- Feb 2011
This was not your original goalpost, you stated that China never fought an equal power, you did not say that the equal power had to be an existential threat. Furthermore, for 500 years the various states of the Spring/Autumn and Warring States period were existential threats to each other. And as I pointed out, they were different from each other to the point that their common language were not mutually intelligible.NordicDemosthenes said:The Kushan example was clearly not a threat to China the same way Rome was to Persia, Persia was to Egypt, Assyria was to various parts of Mesopotamia etc. The Kushan Empire was in India, and the fact that you could isolate Han-Kushan hostilities as "that time" in and of itself admits that conflict between the two was not usual, and probably not very important. Unlike the case in Western Eurasia, where powers rose and fell, and great powers were occasionally reduced to footnotes in history. It is a whole other arena.
You ARE moving the goalpost. Your original point never said anything about existential threats, you only claimed (falsely) that China never fought an equal power. So all this talk about existential threats in terms of culture/history/language are things you added in AFTER I told you about the Xiongnu/Kushan/Goturks.NordicDemosthenes said:I do think that Horse nomads are indeed something to scoff at in all realms but the military one. Yes they created empires, so what. It is the essence of your Empire that matters, and unless your Empire is truly your own then you haven't actually created anything, but just parasitized on the works of others and not contributed with anything meaningful. This is not the same as adapting your enemies culture and turning it to your own purposes, the way the Romans did. Both the Timurids and the Ottomans were originally horse archers yes. If that was such a good model, why did they stop being horse archers?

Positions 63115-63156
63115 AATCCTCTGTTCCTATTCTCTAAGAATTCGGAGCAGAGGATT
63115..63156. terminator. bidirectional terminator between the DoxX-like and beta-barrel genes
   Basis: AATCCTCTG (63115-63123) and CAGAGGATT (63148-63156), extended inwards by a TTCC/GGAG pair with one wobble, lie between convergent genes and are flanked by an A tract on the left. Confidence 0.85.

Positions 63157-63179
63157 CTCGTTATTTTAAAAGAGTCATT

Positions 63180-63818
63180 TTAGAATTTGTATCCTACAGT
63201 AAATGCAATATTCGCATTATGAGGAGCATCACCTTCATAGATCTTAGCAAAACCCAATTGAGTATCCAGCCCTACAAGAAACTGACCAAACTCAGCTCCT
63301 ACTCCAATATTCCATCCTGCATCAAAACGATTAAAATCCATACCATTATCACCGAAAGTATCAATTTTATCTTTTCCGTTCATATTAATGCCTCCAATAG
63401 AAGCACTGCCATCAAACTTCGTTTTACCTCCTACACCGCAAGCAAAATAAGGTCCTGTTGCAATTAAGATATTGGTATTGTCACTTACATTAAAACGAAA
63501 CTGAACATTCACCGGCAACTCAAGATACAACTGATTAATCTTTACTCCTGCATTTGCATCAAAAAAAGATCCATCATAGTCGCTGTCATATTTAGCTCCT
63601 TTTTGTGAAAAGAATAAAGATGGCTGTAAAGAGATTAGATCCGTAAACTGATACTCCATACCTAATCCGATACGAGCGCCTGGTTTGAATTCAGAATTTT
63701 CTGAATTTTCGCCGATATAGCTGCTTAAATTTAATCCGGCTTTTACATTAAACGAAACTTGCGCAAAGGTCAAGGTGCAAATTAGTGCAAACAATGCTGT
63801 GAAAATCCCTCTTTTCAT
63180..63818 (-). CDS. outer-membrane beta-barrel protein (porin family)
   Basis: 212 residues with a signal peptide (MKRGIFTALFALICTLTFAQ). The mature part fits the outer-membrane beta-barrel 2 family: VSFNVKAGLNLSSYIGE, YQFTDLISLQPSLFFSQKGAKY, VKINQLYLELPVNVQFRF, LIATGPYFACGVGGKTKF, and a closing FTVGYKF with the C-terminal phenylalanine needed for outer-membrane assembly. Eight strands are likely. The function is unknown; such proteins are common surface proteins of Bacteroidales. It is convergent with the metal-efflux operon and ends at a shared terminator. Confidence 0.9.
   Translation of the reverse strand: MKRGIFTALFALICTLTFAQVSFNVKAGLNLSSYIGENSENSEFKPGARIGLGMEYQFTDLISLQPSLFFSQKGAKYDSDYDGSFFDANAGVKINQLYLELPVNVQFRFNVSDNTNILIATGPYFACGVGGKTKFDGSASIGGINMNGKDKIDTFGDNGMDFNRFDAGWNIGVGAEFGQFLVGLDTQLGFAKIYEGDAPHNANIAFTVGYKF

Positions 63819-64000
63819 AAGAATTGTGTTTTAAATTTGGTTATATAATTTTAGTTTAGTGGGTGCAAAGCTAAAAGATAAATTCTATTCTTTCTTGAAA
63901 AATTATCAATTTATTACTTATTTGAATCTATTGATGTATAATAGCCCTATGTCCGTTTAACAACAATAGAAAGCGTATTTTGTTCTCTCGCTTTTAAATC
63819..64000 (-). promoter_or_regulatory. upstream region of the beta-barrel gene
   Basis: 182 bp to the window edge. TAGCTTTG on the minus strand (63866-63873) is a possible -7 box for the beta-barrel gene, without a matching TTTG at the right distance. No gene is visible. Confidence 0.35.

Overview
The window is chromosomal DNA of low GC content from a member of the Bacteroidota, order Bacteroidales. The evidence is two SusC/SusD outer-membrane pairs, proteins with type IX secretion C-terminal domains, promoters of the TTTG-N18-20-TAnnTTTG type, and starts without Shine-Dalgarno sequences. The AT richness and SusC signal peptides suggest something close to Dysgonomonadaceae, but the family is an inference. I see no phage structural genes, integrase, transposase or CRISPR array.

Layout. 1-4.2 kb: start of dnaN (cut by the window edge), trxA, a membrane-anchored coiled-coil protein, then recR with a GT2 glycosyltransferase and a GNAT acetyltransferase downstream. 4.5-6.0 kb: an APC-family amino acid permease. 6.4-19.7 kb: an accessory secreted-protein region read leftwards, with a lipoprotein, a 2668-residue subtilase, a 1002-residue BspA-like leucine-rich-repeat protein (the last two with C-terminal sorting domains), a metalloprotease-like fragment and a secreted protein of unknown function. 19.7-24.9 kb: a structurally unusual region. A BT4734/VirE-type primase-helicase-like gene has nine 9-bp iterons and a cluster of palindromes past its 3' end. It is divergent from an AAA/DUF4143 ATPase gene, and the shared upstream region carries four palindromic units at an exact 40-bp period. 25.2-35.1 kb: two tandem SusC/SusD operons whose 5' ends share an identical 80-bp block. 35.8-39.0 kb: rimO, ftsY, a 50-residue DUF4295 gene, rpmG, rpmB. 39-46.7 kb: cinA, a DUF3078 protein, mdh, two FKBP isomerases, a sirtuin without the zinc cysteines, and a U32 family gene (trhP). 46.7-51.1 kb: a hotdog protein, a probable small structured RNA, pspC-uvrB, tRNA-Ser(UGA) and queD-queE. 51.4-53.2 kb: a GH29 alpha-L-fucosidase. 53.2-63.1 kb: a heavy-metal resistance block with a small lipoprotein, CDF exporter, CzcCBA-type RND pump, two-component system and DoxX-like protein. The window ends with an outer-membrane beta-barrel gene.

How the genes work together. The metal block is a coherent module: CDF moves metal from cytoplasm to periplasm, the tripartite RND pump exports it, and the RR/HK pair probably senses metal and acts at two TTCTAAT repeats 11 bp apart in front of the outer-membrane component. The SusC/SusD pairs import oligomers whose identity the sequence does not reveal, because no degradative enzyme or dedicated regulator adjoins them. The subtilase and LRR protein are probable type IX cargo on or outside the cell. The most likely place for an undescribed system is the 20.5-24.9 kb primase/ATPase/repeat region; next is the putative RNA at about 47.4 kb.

No, I wasn't wrong was I, since I wrote "for much of its history". I have not moved any goalposts, and as for what you "expect of me"... Who do you think you are, my landlady? I made a general point that China has existed in a comparatively isolated geopolitical landscape compared with Western Eurasia. Instead of admitting that I was broadly more right than wrong you immediately start to nitpick. How do you "expect me" to react? "Oh yes, thank you for your contribution great mistress, I am most flattered. No, don't pay my arguments any heed at all and don't admit that there is something to them, why would you do that? It is just silly little me talking."
You had a good point about the Qin dynasty. Thank you for that, I was unaware. As for your other points, I am not entirely convinced, and I think they do not adequately counter the general point I was making, of China living in its own conceptual universe were comparative metrics are meaningless for much of its history. The very usage of a term like "Zhong guo" to refer to ones country is almost laughably narcisstic, or would considered to be, if China was located in Europe or some similar part of the world.
But yes, to address the question - perhaps that is China's truly unique power. That China has been able to be an undisputed hegemon in its "neighbourhood for so long periods of time, and never really fallen...
Your original point was made in post 68, in which you stated, and I quote: there were lots of smaller states in Asia who's relationship seems to have ranged from "neutral" to "tributary client states", but essentially China has never had to fight an equal foreign power for much of its history. There are some noteworthy exceptions to this, but most wars in China (correct me if I'm wrong, I'm not expert on chinese history) seem to be either civil wars or be about repulsing various step nomads. This second case has some exceptions: the war between the Mongols and the Song seem to have been very bloody, and arguably between equals.